Weight and Packed Size
The Uberlite is king when it comes to weight and packed size; only the Big Agnes AXL Air comes close at 12.9 oz. The Uberlite is almost five ounces lighter and packs down a little smaller - around the size of a beer can.
To improve the warmth of the Uberlite and stretch it into truly three-season use, you'll want to double up with a foam pad like the Thermarest Z-Lite. This foam pad will increase the R-value and protect your Uberlite from sharp rocks and pointy sticks, with a weight penalty of an additional 14 oz.
An R-value of 2.3 is impressive for an eight-ounce pad, no doubt. For the strictly summertime fastpacker, you won't find a better, more comfortable option. For the alpine lite climbing of the Sierra summer, this is a perfect option, sleek and packable, plus you can put a little more between yourself and the rocks by flaking out your rope and putting your pad on top. For mountaineering with multiple bivvies on snow and Ice, The NeoAir Xtherm with its R-value of 6.9 is your best bet for warmth and weight savings from an inflatable pad. Just remember to bring your repair kit, since a popped sleeping bad can lead to an uncomfortable or even dangerous night out.
Ease of Inflation
Remember the ancient times when we all used to just blow up our air mats with perfectly adequate power of our lungs, and it worked, and no one complained? The Uberlite brings us back to those simpler times, and after unscrewing the 2-way valve, we were able to inflate the Uberlite with 18-20 deep breaths. If you hate blowing up your mattress, you can purchase a pump sack from Thermarest, adding another three ounces to your load, and in the opinion of our testers, not really making it any easier on yourself.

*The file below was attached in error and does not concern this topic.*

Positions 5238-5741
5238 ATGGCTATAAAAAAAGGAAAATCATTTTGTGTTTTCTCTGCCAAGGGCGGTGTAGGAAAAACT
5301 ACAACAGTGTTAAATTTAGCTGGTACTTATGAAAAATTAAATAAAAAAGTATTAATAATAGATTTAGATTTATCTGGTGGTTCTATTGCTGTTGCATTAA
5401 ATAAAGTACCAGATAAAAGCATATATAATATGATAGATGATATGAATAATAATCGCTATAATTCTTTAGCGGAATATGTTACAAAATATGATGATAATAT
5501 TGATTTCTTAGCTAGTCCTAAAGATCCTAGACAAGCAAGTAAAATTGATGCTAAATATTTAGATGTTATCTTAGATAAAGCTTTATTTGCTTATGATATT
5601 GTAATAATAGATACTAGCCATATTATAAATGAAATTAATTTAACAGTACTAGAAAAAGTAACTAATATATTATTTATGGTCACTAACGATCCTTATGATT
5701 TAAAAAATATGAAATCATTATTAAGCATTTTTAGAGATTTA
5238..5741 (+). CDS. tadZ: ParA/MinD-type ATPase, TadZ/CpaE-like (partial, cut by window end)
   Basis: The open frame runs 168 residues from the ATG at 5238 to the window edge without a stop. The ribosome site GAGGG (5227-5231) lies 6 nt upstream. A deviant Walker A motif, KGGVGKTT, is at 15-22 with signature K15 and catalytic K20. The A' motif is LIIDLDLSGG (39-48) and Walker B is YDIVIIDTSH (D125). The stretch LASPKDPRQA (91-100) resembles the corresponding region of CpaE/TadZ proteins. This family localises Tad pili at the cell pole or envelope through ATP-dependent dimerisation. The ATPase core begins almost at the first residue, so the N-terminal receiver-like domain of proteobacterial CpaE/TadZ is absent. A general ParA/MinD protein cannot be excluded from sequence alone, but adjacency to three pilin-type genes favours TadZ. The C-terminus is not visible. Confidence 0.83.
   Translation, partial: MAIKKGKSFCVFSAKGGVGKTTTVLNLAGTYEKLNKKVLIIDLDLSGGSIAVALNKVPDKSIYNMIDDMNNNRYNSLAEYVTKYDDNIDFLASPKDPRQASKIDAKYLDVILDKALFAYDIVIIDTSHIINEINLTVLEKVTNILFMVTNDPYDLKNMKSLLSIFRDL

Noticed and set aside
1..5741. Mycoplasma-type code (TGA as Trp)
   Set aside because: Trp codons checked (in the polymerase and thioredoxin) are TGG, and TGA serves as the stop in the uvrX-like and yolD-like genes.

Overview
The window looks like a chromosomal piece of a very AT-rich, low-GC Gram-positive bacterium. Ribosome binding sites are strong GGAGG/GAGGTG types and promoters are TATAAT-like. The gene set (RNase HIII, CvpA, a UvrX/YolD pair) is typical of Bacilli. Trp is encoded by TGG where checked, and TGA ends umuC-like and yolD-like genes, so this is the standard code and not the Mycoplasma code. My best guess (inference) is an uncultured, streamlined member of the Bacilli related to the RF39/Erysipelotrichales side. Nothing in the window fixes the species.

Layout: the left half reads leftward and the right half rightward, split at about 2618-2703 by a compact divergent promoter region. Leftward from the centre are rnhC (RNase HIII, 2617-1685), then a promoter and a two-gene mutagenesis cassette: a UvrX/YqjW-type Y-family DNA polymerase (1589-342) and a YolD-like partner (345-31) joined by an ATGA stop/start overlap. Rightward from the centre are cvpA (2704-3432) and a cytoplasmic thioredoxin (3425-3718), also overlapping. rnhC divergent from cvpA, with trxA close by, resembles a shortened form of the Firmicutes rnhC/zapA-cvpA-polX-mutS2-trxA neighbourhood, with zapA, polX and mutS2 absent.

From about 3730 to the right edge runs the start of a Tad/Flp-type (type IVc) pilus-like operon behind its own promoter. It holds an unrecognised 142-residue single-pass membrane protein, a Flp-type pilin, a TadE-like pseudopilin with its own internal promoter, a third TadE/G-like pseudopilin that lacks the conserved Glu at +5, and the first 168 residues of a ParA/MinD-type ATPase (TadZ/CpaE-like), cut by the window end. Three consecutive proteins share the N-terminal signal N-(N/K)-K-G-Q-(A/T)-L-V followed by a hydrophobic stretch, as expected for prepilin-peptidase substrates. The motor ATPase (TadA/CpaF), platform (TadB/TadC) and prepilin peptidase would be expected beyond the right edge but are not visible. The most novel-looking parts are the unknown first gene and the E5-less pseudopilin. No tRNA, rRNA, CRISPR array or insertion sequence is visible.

This pad is constructed from nail-bitingly-thin 15 Denier nylon. We didn't manage to puncture during our "average" use while slumbering on flat granite or bedding down in the pine duff with the occasional pinecone thrown in, but did we agonize! This puppy has got some thin skin, and we highly recommend putting down a ground tarp, a rope, a space blanket, or anything to protect your comfy prize. It includes a patch kit; never leave it behind.
This isn't a budget option. You could get an equally or even better night's sleep on the REI Co-op Flash, but you're going to be carrying more than twice the ounces and taking up twice as much space in your pack. For the dedicated fast packer, a decent night's sleep on a sub-ten-ounce pad is worth the price.
We're always impressed with the balance of lightweight and comfort from the folks at Thermarest, and the Uberlite is no exception. While the Neoair Xtherm retains its status as our top choice because of its three-season warmth and versatility, the Uberlite earns its place in our packs for long summer days warm summer nights on the go.
— Matt Bento